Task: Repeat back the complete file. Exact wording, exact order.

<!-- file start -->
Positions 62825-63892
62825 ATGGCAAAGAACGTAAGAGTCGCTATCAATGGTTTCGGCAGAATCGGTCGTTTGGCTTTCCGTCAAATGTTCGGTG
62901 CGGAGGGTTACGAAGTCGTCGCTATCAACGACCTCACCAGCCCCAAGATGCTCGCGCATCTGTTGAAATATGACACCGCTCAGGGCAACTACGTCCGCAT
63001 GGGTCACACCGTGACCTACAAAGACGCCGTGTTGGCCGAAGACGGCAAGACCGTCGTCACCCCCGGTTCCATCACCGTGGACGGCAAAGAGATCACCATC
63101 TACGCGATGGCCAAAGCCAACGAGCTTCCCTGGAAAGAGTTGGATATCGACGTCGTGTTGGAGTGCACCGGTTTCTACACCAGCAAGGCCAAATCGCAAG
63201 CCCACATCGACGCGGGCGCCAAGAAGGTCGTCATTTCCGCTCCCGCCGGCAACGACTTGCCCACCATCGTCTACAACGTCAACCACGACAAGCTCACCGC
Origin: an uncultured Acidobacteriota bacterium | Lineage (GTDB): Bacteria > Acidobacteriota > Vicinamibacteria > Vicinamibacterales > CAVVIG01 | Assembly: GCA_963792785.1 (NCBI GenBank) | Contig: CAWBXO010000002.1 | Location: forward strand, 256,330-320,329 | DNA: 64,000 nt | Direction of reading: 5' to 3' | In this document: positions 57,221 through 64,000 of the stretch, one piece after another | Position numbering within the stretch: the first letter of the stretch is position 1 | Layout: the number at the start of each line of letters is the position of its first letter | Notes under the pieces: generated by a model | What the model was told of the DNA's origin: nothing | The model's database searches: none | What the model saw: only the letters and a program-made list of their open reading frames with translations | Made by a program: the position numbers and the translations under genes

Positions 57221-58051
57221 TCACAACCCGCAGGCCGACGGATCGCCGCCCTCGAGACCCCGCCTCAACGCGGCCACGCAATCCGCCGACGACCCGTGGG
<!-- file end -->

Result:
Positions 62825-63892
62825 ATGGCAAAGAACGTAAGAGTCGCTATCAATGGTTTCGGCAGAATCGGTCGTTTGGCTTTCCGTCAAATGTTCGGTG
62901 CGGAGGGTTACGAAGTCGTCGCTATCAACGACCTCACCAGCCCCAAGATGCTCGCGCATCTGTTGAAATATGACACCGCTCAGGGCAACTACGTCCGCAT
63001 GGGTCACACCGTGACCTACAAAGACGCCGTGTTGGCCGAAGACGGCAAGACCGTCGTCACCCCCGGTTCCATCACCGTGGACGGCAAAGAGATCACCATC
63101 TACGCGATGGCCAAAGCCAACGAGCTTCCCTGGAAAGAGTTGGATATCGACGTCGTGTTGGAGTGCACCGGTTTCTACACCAGCAAGGCCAAATCGCAAG
63201 CCCACATCGACGCGGGCGCCAAGAAGGTCGTCATTTCCGCTCCCGCCGGCAACGACTTGCCCACCATCGTCTACAACGTCAACCACGACAAGCTCACCGC
Origin: an uncultured Acidobacteriota bacterium | Lineage (GTDB): Bacteria > Acidobacteriota > Vicinamibacteria > Vicinamibacterales > CAVVIG01 | Assembly: GCA_963792785.1 (NCBI GenBank) | Contig: CAWBXO010000002.1 | Location: forward strand, 256,330-320,329 | DNA: 64,000 nt | Direction of reading: 5' to 3' | In this document: positions 57,221 through 64,000 of the stretch, one piece after another | Position numbering within the stretch: the first letter of the stretch is position 1 | Layout: the number at the start of each line of letters is the position of its first letter | Notes under the pieces: generated by a model | What the model was told of the DNA's origin: nothing | The model's database searches: none | What the model saw: only the letters and a program-made list of their open reading frames with translations | Made by a program: the position numbers and the translations under genes

Positions 57221-58051
57221 TCACAACCCGCAGGCCGACGGATCGCCGCCCTCGAGACCCCGCCTCAACGCGGCCACGCAATCCGCCGACGACCCGTGGG